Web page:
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Mitochondrial RNA in Alzheimer’s disease circulating extracellular vesicles
journal contributionposted on 2021-01-07, 21:02 authored by KM Kim, Q Meng, O Perez de Acha, M Mustapic, A Cheng, E Eren, G Kundu, Y Piao, R Munk, WH Wood, S De, JH Noh, M Delannoy, Lesley SimLesley Sim, K Abdelmohsen, D Kapogiannis, M Gorospe
© Copyright © 2020 Kim, Meng, Perez de Acha, Mustapic, Cheng, Eren, Kundu, Piao, Munk, Wood, De, Noh, Delannoy, Cheng, Abdelmohsen, Kapogiannis and Gorospe. Alzheimer’s disease (AD) is the most common type of dementia. Amyloid β (Aβ) plaques, tau-containing neurofibrillary tangles, and neuronal loss leading to brain atrophy are pathologic hallmarks of AD. Given the importance of early diagnosis, extensive efforts have been undertaken to identify diagnostic and prognostic biomarkers for AD. Circulating extracellular vesicles (EVs) provide a platform for “liquid biopsy” biomarkers for AD. Here, we characterized the RNA contents of plasma EVs of age-matched individuals who were cognitively normal (healthy controls (HC)) or had mild cognitive impairment (MCI) due to AD or had mild AD dementia (AD). Using RNA sequencing analysis, we found that mitochondrial (mt)-RNAs, including MT-ND1-6 mRNAs and other protein-coding and non-coding mt-RNAs, were strikingly elevated in plasma EVs of MCI and AD individuals compared with HC. EVs secreted from cultured astrocytes, microglia, and neurons after exposure to toxic conditions relevant to AD pathogenesis (Aβ aggregates and H2O2), contained mitochondrial structures (detected by electron microscopy) and mitochondrial RNA and protein. We propose that in the AD brain, toxicity-causing mitochondrial damage results in the packaging of mitochondrial components for export in EVs and further propose that mt-RNAs in plasma EVs can be diagnostic and prognostic biomarkers for MCI and AD.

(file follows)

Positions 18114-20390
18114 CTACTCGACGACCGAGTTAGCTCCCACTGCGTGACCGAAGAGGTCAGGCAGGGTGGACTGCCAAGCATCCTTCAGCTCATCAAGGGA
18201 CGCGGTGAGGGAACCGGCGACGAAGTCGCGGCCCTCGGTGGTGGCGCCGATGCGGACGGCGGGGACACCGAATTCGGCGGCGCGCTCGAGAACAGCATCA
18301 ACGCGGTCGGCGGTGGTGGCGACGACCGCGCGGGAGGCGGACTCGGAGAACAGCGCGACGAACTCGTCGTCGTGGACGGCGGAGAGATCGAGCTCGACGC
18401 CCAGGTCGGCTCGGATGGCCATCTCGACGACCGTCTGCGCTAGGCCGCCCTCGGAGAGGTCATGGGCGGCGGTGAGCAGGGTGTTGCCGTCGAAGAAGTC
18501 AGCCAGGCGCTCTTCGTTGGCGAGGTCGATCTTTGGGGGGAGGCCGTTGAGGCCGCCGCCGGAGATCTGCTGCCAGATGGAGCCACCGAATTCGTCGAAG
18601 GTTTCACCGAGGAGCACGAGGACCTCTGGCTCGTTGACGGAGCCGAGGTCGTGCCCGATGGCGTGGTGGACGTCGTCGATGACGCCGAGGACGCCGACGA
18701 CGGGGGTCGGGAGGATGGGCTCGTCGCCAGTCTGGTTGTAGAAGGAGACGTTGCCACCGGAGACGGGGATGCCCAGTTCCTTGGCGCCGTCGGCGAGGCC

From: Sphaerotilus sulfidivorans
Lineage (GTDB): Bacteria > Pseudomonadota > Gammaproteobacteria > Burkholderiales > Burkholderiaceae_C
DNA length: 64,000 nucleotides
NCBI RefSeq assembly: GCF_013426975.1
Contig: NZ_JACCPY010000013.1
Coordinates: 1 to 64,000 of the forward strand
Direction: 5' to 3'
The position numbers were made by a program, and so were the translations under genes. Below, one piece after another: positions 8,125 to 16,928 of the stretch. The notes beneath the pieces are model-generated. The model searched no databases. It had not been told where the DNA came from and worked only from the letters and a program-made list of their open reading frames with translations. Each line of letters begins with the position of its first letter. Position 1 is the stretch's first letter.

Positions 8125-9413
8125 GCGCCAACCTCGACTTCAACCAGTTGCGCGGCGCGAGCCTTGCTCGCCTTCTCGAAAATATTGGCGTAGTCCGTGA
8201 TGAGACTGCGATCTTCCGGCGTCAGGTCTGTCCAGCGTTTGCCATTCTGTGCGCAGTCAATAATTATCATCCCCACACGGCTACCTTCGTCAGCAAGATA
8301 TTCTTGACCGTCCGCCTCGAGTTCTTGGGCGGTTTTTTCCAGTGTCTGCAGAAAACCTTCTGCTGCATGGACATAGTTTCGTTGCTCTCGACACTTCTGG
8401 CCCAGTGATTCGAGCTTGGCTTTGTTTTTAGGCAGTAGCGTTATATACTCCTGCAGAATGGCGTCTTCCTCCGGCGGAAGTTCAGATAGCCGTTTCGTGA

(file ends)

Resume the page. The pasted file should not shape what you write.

This work was supported by the National Institute on Aging Intramural Research Program, National Institutes of Health, by the research fund of Chungnam National University, and by grant NRF-2020R1C1C1010869 (to KK).
- School of Molecular Sciences